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Tim Bonner: RSPB not happy about more hen harriers

The RSPB’s latest hen harrier survey shows a 1,150% increase in breeding in England in the past eight years, but it is not happy. Sadly, politics have overtaken practical conservation in the RSPB’s approach to grouse shooting and so it cannot bring itself to celebrate this great conservation success story.

You do not have to go too far back in history to get to a place where the RSPB saw moorland management for grouse as a buffer against the environmental damage that could be caused in the uplands by monoculture forestry and the intensification of livestock farming, but the society sings a different tune now.

The past 40 years have seen a wonderful resurgence in most birds of prey species as a result of legal protections and the prohibition of pesticides like DDT to the extent that many which were extremely rare then have become commonplace. However, the hen harrier, which in the UK breeds almost exclusively in moorland settings and has a long history of conflict with grouse shooting interests has been slow to recover, especially in England. This conflict became even more challenging with the publication of research carried out jointly by the RSPB and the Game and Wildlife Conservation Trust on Langholm Moor in Dumfriesshire in the 1990s which seemed to confirm the worst fears of the shooting community as a growing population of hen harriers made the moor unviable for shooting.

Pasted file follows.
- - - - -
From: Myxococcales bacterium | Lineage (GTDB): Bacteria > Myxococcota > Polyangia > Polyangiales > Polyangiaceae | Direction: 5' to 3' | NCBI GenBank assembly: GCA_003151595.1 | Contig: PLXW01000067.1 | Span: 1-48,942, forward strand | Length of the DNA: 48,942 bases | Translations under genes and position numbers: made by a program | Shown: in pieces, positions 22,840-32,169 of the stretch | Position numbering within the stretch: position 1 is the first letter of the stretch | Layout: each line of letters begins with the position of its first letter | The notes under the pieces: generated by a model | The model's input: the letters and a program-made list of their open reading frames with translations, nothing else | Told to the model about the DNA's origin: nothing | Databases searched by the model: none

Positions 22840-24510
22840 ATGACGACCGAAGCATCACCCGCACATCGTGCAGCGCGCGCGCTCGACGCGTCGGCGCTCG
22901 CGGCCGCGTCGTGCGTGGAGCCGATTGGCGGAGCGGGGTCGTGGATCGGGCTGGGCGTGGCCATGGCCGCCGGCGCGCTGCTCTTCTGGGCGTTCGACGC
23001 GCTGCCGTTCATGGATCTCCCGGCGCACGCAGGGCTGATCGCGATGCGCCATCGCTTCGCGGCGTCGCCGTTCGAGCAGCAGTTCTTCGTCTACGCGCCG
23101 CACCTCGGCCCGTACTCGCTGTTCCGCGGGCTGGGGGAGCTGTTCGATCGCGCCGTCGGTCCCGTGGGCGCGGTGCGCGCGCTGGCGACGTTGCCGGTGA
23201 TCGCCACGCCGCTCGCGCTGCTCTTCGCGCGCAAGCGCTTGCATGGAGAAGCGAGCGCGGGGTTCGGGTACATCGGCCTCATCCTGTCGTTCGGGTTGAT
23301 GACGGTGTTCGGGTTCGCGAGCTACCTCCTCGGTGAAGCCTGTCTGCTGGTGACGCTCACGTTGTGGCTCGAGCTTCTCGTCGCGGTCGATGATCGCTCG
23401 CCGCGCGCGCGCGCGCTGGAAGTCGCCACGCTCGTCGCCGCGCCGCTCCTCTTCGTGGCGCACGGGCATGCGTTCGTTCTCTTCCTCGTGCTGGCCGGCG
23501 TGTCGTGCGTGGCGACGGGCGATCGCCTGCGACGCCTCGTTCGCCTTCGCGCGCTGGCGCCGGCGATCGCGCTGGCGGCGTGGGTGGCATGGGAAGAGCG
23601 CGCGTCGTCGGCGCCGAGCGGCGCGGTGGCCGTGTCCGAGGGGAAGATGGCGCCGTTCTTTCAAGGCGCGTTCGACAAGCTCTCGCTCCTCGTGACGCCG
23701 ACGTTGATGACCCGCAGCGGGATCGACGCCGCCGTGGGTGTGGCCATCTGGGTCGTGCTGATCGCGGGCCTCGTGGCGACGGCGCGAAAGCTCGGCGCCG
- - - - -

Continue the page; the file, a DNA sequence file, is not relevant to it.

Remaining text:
The Westminster government's reaction to the Langholm research was to propose a recovery plan. The plan covers law enforcement, the monitoring of breeding and roost sites, satellite tracking, diversionary feeding, re-introduction and brood management. Brood management involves a scheme which allows the removal of hen harrier chicks from nests close to existing pairs. Those chicks are reared in captivity and released, which removes the potential for colonial nesting of hen harriers and the destruction of grouse moors. The plan therefore addresses the causes of persecution, as well as persecution itself.

Bizarrely the RSPB opposed the brood management scheme, withdrew from the entire hen harrier recovery project in 2016 before it had any chance of showing results, and in 2020 even persuaded its French and Spanish partners to withdraw from the project to introduce hen harriers into lowland habitats in the UK. There is only one reason that the RSPB has behaved as it has and that is because it sees hen harriers not primarily as a species to be conserved, but as a stick with which to beat grouse shooting and moorland management. That is why its response to its own findings that hen harrier populations are growing is to focus, again, on allegations of persecution by grouse shooting interests.

Interestingly, the survey actually suggests that the one area in the UK where the hen harrier population is not growing is one where grouse shooting is almost entirely absent. The RSPB puts a drop in hen harrier numbers in Northern Ireland down to “loss of habitat, increasingly poor habitat quality, and a range of disturbances”. This decline is mirrored in the Republic of Ireland where management for grouse is also extremely rare.

When our uplands face so many challenges and so many RSPB staff privately accept that landscape scale predator control and habitat management for grouse shooting provide exactly the conditions for so many upland species to prosper, it is time the society dropped its vendetta against grouse shooting.

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